3H – Tritium

Tritium, radioactive isotope of hydrogen (heavy hydrogen), was discovered by Ernest Rutherford, Mark Oliphant and Paul Harteck in 1934.

In nature, tritium is contained in small amounts and most often forms in the upper atmosphere when nitrogen atoms and cosmic particles collide. Nevertheless, there is also an industrial method for obtaining this element: irradiation by 6Li neutrons in nuclear reactors.

Where is tritium used?

Tritium is used in the manufacture of road light signs. Their inner surface is coated with a luminescent material whose fluorescence is due to bombardment with its beta particles. Tritium signs fluoresce for about 12 years (which is the half-life of tritium) and eventually lose brightness. The glass thickness and luminescent layer fully absorb beta radiation. When tritium road signs are properly treated and disposed in a safe way, there is no danger of radiation.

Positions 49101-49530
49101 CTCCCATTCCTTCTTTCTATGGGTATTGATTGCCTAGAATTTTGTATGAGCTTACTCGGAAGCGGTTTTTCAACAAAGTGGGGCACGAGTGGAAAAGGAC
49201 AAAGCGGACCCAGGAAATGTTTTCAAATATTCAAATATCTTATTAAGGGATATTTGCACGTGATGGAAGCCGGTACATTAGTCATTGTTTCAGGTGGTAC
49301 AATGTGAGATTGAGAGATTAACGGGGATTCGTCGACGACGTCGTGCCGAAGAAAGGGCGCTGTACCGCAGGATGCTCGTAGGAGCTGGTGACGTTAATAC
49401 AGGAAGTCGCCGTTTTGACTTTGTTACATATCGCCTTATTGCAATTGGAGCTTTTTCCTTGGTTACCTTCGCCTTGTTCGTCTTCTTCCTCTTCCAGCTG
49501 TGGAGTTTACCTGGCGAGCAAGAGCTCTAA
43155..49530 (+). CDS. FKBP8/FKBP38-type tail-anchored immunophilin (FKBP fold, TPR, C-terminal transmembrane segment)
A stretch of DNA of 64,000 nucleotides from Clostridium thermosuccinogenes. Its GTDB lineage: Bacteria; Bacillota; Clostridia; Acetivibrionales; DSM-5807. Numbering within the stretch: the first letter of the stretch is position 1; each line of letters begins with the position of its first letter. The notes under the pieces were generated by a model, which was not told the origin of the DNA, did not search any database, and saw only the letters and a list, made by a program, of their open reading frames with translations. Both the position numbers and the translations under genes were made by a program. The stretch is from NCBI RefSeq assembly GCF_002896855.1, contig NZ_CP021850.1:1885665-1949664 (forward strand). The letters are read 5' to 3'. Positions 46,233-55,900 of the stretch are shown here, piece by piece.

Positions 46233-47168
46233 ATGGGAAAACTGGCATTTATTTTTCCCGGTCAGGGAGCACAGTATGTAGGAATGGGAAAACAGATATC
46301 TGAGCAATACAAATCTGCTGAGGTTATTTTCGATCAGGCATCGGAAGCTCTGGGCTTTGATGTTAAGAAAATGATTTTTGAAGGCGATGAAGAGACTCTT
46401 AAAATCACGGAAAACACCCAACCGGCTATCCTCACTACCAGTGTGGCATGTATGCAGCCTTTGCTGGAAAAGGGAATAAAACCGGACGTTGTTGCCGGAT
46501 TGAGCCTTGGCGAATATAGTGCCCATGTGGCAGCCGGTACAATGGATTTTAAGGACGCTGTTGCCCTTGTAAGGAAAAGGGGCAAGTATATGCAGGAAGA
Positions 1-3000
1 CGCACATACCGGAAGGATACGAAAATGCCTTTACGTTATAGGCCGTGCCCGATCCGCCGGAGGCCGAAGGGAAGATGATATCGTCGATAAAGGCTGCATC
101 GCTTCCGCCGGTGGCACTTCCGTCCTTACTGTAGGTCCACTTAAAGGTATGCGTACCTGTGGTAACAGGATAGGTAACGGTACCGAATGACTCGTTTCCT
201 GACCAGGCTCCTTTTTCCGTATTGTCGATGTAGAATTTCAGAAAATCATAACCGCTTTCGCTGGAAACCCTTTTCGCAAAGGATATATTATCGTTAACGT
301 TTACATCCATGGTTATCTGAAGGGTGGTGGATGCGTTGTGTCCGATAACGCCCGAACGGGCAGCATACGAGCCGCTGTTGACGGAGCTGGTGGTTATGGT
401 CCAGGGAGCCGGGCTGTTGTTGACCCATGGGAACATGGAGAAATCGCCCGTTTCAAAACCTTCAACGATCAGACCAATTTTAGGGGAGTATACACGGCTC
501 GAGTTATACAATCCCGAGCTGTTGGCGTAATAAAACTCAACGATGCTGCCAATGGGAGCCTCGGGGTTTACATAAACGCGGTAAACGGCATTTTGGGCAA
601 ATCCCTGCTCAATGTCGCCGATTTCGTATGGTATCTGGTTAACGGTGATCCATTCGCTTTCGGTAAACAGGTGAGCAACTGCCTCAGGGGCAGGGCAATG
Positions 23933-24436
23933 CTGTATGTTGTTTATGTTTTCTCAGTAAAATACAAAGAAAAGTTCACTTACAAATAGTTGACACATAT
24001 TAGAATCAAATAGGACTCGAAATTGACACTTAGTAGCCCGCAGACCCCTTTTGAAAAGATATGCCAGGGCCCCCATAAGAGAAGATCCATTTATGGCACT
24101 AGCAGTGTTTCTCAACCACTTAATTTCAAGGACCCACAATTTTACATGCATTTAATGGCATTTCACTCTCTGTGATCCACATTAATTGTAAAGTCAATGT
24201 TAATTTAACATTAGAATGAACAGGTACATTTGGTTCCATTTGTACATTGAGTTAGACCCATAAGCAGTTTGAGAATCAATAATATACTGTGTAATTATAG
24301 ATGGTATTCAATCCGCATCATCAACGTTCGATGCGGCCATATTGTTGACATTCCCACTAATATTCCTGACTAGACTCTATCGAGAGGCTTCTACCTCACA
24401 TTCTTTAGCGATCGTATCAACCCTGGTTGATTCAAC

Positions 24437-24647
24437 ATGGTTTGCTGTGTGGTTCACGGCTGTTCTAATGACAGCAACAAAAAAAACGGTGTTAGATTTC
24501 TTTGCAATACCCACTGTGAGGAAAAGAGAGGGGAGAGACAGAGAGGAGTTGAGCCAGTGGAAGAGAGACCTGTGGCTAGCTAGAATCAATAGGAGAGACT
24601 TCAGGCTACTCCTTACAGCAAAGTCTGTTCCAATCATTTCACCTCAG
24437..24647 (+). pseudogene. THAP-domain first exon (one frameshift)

In addition, tritium is used in chemistry, biology and geology for various experiments and research efforts. Another tritium application is the power source for illumination of clocks and watches; original luminous charm bracelets and keychains are also filled with small amounts of tritium.

What are the health risks and how to ensure protection against irradiation?

The threat of irradiation exists at enterprises where tritium marks are made. In the absence of proper shielding in the production process, tritium can enter personnel’s respiratory tract or skin.

Since the greatest danger of tritium is when it enters the body, it is necessary to behave very cautiously in the production areas. When working with this isotope, personnel must wear closed clothes, use surgical gloves and apply respiratory protective means.

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